Headquarters: Basel, Switzerland
2024 projected sales: $16.3 billion
2024 projected R&D spend: $1.4 billion
2017 sales: $12.3 billion
2017 R&D spend: $1.3 billion
With the worldwide in vitro diagnostics market predicted to reach nearly $80 billion in 2024, Evaluate forecasts that Roche will easily remain on top of the segment, riding the wave from its $2.4 billion acquisition of Foundation Medicine up to eighth place among the largest medtech companies.
Roche’s 17.8% projected IVD market share for that year, while a drop from 2017’s 19.5%, is still expected to generate over $14.1 billion in sales—putting more than $4 billion of daylight between it and its next-closest competitor, Abbott Labs, which is set to nearly double its IVD sales by 2024.
In July, the Basel-based Big Pharma spent $2.4 billion to buy out the rest of Foundation, three years after it invested $1 billion for a 56% stake in the precision medicine company. During that time, Foundation received both FDA approval and Medicare coverage for its pan-cancer FoundationOne companion diagnostic test.
And by choosing to manage Foundation from arm’s length—giving it the autonomy to continue and pursue companion diagnostic development deals with the likes of Merck and Pfizer—Roche is working to further ingrain itself in the growing precision medicine market, while also bolstering its own targeted drug R&D efforts.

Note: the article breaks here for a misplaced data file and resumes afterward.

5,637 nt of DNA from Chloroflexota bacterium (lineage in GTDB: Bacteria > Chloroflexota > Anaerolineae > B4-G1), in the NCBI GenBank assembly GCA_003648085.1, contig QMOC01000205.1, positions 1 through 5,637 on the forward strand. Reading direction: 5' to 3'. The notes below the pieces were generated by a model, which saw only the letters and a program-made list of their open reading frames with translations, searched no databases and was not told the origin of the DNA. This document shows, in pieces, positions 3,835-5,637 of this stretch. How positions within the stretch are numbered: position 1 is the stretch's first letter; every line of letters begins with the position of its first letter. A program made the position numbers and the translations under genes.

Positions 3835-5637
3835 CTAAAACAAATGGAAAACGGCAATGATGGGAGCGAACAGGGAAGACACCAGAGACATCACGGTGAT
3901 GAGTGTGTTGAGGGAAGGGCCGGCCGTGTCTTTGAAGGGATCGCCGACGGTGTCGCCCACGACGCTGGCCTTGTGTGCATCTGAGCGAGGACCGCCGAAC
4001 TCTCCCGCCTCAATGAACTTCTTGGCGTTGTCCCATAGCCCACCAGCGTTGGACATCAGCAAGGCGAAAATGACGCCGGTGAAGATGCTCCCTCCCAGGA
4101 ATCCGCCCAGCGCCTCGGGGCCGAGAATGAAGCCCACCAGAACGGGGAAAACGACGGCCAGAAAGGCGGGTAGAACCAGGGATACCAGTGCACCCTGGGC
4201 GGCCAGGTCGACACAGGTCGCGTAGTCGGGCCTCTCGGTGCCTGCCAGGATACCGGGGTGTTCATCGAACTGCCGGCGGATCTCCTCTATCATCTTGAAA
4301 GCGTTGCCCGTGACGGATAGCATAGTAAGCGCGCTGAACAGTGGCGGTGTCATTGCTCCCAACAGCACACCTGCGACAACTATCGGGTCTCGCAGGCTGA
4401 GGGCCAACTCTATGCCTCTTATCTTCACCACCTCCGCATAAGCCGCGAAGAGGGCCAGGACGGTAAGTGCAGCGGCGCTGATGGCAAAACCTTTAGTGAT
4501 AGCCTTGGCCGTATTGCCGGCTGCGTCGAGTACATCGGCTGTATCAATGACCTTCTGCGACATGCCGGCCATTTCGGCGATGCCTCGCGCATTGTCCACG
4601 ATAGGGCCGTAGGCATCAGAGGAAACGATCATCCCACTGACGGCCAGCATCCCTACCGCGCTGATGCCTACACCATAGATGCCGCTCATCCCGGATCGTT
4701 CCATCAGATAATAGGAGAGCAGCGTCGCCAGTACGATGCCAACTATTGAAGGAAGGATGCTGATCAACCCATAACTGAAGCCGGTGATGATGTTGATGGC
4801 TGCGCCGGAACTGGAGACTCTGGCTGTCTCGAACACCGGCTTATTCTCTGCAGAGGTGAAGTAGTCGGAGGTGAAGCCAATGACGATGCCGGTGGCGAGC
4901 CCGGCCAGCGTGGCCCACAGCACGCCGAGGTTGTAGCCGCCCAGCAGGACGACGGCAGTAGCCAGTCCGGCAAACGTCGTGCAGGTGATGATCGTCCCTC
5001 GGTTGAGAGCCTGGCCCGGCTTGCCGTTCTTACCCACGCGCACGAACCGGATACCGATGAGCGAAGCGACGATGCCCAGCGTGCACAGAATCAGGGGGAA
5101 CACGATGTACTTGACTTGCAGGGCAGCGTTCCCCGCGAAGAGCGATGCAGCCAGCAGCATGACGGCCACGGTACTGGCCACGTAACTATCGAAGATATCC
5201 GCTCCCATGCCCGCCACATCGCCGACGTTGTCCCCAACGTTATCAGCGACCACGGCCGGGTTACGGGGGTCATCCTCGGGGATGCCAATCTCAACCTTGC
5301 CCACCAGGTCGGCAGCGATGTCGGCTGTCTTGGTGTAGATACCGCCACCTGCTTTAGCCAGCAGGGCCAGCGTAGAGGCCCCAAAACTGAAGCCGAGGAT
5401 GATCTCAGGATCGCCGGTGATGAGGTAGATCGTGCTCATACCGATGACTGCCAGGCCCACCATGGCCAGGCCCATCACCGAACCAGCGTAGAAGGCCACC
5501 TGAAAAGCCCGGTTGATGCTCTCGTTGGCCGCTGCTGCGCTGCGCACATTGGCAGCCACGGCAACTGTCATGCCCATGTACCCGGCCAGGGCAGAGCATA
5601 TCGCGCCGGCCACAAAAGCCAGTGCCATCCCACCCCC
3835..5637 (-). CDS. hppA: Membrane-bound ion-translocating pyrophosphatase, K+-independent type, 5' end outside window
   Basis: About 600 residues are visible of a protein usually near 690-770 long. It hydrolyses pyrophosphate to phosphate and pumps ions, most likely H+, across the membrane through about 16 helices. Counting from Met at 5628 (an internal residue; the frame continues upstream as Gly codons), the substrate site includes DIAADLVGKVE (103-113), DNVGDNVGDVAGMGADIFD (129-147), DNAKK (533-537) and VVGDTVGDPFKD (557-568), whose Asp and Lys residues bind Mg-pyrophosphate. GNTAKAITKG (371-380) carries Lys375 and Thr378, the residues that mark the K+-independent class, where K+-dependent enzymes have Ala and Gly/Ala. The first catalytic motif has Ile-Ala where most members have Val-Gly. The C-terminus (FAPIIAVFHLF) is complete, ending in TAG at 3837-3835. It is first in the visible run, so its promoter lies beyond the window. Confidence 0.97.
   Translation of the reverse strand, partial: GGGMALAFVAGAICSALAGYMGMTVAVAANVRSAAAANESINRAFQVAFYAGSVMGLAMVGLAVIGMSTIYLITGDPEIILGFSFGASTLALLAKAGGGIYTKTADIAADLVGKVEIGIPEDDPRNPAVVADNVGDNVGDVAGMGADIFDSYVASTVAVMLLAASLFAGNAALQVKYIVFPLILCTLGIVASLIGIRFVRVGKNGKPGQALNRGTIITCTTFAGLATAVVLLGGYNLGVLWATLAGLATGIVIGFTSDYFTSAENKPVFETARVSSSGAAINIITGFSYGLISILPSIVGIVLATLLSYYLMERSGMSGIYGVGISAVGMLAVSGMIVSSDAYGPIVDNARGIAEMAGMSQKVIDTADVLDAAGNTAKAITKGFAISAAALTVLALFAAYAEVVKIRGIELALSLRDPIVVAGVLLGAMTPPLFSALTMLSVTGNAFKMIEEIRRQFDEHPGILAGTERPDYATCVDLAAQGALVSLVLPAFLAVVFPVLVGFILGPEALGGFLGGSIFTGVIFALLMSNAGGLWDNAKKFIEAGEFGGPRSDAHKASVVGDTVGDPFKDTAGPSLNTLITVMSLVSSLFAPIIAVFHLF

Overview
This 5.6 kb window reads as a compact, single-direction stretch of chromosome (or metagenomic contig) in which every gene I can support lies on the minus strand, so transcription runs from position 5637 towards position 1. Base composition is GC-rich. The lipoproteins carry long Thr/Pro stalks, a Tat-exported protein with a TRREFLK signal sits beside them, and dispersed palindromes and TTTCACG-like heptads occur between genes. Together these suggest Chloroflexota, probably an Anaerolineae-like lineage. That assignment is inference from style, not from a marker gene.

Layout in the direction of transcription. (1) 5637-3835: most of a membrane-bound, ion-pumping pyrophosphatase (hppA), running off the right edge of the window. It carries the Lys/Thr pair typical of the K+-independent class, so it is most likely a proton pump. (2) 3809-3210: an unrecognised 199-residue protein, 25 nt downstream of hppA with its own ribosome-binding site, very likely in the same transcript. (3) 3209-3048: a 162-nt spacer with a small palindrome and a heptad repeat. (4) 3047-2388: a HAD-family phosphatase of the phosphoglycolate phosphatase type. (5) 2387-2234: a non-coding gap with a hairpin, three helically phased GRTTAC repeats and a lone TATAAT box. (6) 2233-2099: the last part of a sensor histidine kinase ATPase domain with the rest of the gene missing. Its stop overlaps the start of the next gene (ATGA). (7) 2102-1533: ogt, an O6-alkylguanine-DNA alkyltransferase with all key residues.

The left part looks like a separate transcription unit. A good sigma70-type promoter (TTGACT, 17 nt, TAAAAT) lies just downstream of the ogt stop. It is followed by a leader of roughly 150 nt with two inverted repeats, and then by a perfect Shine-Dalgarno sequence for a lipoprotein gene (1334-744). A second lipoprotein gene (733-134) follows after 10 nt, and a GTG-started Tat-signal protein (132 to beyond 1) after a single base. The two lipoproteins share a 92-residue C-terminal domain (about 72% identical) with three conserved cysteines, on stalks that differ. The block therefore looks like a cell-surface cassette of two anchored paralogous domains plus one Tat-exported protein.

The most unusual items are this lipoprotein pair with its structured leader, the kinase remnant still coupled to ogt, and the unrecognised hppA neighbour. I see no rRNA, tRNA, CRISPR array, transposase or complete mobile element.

Meanwhile, Roche’s cobas line of companion diagnostics continues to rack up FDA approvals, including recently to evaluate EGFR mutation status for AstraZeneca’s Iressa in first-line non-small cell lung cancer. The test was previously approved for NSCLC therapies such as Tarceva, marketed by Roche’s Genentech unit, as well as AZ’s Tagrisso.
In 2017, Roche’s diagnostics division accounted for nearly a quarter of the larger Big Pharma’s worldwide sales, with immunotherapy tests serving as a large growth driver in both centralized and point-of-care settings.
Since announcing the buyout this past summer, Roche and Foundation have launched a new blood test that scans for 70 genes linked to solid tumor growth, as well as a patient’s microsatellite instability status. Roche hopes the non-invasive test will prove useful for patients ineligible for a tissue biopsy, or whose biopsy would be too small to be tested.
Earlier this year, the FDA granted Foundation a breakthrough device designation for a liquid biopsy assay under development for measuring tumor mutational burden, which could incorporate multiple companion diagnostics to guide cancer therapy.